Wednesday, October 08, 2008

USPTO Trademark Practice: The USPTO Brush-back

Subject: USPTO Trademark Practice: The USPTO Brush-back

Definition: "The USPTO Brush-back": Commonplace or typical USPTO grounds for the refusal of an application based on statutory and case law. Origin: The brushback pitch in baseball is an aggressive pitch on the inside of the plate facing the batter intended as a means for the pitcher to regain control of the inside corners of the plate. This term has been adopted and hyphenated to refer to the USPTO office practice of refusing trademarks that stretch beyond the parameters of the USPTO Rules of Practice, including but not limited to, the Lanham Act, the TMEP, TTAB rulings, etc.

Example: This term was first used in our last post on this blog in discussing the USPTO response to the filing of an otherwise merely "laudatory" trademark in an application for "THE BEST BURGER IN L.A.". For instance, in paragraph 1 of this earlier referenced blog post, this term of art was incorporated as follows: "1. THE BEST BURGER IN L.A. Is it registrable for restaurant services ? Might want to slap on a logo and some other distinctive elements as this mark may otherwise get brushed back by the USPTO as merely 'laudatory'." Additionally, in paragraph 2, "... And for those of you interested in the USPTO Template brush-back language with respect to the technical "Disclaimer" that will most certainly be required for a restaurant service mark application that includes a merely descriptive term..."

Thus, the term "brush-back" applies to grounds for refusal as well as technical requirements such as 'disclaimers' or recommendations for transfers to the supplemental register, etc. Such brush-backs are a common part of USPTO Trademark Practice. Some are well reasoned and some are not. On some occasions antiquated refusals are issued based on case law that is ambiguous and not compulsory. For instance, in the apparel field the refusal basis as to a specimen being merely 'ornamental' continues to be played out by the USPTO and Applicants. To avoid this costly and often unreasonable expense to an Applicant having to pay their attorney to traverse or overcome such a refusal, it is always recommended that an Applicant provide a sample clothing label or hang-tag that features the trademark in view of the USPTO's near-sighted position on, for example, silk-screened reproductions of the trademark directly on the garment.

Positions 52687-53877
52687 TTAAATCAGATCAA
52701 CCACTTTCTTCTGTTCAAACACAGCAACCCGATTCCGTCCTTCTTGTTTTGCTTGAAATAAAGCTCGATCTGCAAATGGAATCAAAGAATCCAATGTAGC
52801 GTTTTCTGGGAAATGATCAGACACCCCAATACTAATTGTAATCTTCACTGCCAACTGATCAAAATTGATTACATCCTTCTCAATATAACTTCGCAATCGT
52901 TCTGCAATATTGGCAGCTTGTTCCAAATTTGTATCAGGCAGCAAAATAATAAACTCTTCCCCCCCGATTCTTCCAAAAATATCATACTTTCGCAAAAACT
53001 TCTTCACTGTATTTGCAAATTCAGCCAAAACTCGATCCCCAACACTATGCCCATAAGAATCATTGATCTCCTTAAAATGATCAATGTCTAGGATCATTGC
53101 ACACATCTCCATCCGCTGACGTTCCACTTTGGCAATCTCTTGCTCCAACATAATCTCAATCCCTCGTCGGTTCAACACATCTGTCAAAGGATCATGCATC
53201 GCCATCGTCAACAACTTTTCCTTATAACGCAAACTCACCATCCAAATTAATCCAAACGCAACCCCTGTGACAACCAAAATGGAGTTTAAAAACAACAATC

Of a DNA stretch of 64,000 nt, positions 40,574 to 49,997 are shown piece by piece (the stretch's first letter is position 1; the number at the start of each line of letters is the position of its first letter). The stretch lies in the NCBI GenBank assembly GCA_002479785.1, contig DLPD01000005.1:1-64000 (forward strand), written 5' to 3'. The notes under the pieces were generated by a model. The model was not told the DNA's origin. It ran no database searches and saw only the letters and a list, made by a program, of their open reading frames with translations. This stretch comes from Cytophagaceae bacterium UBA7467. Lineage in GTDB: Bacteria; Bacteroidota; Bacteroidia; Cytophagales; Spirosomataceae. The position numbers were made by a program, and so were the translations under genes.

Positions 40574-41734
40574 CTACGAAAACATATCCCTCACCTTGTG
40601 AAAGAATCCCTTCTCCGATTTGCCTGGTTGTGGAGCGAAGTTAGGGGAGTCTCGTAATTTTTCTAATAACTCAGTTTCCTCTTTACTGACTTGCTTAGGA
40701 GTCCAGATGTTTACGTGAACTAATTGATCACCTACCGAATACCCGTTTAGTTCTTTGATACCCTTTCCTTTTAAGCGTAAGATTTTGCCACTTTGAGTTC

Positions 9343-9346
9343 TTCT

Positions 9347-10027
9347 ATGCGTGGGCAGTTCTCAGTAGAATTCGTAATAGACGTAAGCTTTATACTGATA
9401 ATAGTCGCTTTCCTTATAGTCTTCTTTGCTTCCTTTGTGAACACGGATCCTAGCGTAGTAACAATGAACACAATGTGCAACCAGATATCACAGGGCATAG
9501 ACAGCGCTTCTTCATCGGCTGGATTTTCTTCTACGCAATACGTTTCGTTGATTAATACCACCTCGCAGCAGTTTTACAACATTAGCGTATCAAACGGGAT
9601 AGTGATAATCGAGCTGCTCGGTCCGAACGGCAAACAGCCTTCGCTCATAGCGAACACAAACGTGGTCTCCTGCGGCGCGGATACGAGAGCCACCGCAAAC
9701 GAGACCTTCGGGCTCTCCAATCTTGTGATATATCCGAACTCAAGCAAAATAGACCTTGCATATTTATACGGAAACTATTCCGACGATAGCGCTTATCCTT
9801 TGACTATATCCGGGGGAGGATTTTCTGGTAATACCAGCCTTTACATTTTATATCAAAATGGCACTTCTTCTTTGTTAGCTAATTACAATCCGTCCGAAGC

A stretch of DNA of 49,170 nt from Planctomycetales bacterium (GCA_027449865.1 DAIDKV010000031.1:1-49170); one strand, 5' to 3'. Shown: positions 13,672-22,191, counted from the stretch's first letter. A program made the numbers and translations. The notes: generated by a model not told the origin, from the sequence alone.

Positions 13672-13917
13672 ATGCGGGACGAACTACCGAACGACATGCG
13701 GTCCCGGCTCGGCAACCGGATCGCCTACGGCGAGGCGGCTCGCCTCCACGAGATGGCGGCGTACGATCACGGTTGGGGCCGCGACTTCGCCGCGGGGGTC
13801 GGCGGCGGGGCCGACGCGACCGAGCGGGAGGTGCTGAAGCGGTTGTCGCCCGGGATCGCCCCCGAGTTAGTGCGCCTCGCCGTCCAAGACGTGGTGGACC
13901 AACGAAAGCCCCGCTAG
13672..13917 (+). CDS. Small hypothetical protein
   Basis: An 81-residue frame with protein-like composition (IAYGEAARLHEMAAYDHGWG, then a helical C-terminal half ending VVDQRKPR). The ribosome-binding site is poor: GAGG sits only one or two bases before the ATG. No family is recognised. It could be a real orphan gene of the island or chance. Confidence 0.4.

In this regard, a USPTO brush-back refusal based on an apparel specimen being rejected as merely "ornamental" and thus not legitimate trademark use seems to even be supported by the TMEP at:

"Sec. 1202.03(f)(i) Slogans or Words Used on the Goods

Slogans or phrases used on items such as t-shirts and sweatshirts, jewelry, and ceramic plates have been refused registration as ornamentation that purchasers will perceive as conveying a message rather than indicating the source of the goods. See Damn I’m Good Inc. v. Sakowitz, Inc., 514 F. Supp. 1357, 212 USPQ 684 (S.D.N.Y. 1981) (“DAMN I’M GOOD,” inscribed in large letters on bracelets and used on hang tags affixed to the goods, found to be without any source-indicating significance); In re Pro-Line Corp., 28 USPQ2d 1141 (TTAB 1993) (BLACKER THE COLLEGE SWEETER THE KNOWLEDGE primarily ornamental slogan that is not likely to be perceived as source indicator); In re Dimitri’s Inc., 9 USPQ2d 1666 (TTAB 1988) (“SUMO,” as used in connection with stylized representations of sumo wrestlers on applicant’s T-shirts and baseball-style caps); In re Astro-Gods Inc., 223 USPQ 621, 624 (TTAB 1984) (“[T]he designation ‘ASTRO GODS’ and design is not likely to be perceived as anything other than part of the thematic whole of the ornamentation of applicant’s shirts.”); In re Original Red Plate Co., 223 USPQ 836 (TTAB 1984) (“YOU ARE SPECIAL TODAY” for ceramic plates found to be without any source-indicating significance)."

Such a brush-back, however, may be overcome citing other principles and case law, including both Federal Court decisions, as well as those of the TTAB.

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